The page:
Forbes, L. P. and Vespoli, E. M. (2013). Does social media influence consumer buying behavior?: An investigation of recommendations and purchases. Journal of Business & Economics Research, 11(2), 107-111.
Keillor, B. D. (2007). Marketing in the 21st Century. West Port, CT: Praeger.
Lamb, C.W., Hair, J. F. and McDaniel, C. (2010), Essentials of Marketing. Boston: Cengage Learning.
Loftus, B., Mulliken, J. and Sharp, J. (2008) The Multichannel Imperative. Boston: Boston Consulting Group.
Mintel. (2013). Clothing Retailing â€“UK October 2013-Next Group. London: Mintel International.
Next PLC (2015) Our History. Next PLC. Available: http://www.nextplc.co.uk/about-next/our-history.aspx
Pride, W. M. and Ferrell, O. C. (2012). Marketing. Boston: Cengage Learning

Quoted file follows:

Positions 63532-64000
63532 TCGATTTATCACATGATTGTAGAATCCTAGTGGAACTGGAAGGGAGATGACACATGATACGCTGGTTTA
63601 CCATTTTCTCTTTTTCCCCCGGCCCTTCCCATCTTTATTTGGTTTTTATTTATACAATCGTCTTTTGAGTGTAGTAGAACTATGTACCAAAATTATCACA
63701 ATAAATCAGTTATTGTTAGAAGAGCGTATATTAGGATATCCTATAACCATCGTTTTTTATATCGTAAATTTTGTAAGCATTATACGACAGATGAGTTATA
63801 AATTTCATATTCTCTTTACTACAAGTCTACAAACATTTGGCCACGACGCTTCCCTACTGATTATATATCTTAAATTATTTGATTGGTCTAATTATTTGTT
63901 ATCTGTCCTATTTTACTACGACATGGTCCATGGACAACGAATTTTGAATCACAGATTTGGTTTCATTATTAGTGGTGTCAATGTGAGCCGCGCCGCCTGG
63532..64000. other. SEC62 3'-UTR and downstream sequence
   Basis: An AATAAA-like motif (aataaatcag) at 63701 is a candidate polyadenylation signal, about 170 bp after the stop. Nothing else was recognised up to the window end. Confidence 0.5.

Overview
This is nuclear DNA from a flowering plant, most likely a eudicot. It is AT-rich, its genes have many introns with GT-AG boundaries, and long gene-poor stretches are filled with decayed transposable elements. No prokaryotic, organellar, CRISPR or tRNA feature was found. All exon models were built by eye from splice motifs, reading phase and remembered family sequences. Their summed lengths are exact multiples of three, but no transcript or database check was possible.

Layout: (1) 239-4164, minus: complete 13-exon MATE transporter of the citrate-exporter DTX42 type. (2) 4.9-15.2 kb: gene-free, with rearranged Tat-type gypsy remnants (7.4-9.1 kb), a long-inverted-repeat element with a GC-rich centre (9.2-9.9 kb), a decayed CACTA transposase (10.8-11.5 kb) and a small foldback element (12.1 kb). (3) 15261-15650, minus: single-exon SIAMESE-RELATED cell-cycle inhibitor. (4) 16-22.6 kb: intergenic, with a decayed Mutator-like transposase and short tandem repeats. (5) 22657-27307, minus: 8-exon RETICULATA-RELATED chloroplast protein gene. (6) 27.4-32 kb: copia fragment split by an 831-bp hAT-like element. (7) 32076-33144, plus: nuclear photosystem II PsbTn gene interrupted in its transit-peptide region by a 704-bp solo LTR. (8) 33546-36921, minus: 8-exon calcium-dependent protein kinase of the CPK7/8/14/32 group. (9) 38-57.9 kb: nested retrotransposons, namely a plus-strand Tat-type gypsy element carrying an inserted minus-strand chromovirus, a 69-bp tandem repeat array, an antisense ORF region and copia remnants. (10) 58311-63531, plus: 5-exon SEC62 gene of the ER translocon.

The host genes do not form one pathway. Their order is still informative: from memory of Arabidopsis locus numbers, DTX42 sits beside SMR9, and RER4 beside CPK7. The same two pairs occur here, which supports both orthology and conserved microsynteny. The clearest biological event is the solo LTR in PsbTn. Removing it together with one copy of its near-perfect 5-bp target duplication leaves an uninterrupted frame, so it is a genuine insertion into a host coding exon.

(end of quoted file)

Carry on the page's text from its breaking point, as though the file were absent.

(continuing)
Ruddick. G. (2014) Next Profits to Overtake Marks & Spencer after Christmas Sale Surge, The Telegraph. Available: http://www.telegraph.co.uk/finance/newsbysector/retailandconsumer/10548020/Next-profits-to-overtake-Marks-and-Spencer-after-Christmas-sales-surge.html
Shankar, V. and Winer, R. S. (2005). Interactive Marketing goes Multi-Channel. Journal of Interactive Marketing, 19(2), 2-3.
Shaw, J. (2013). Shopping (First Edition). Cambridge: Polity Press.
Spies, K., Hesse, F., and Loesch, K. (1997). Store atmosphere, mood and purchasing behavior. International Journal of Research in Marketing, 14(1), 1-17.
Watson, T. J. (2012). Sociology, Work and Organisation (6th ed). Abingdon: Routledge.
Weiss, Y. (2009). Work and leisure: A history of ideas. Journal of Labor Economics, 27(1), 1-20.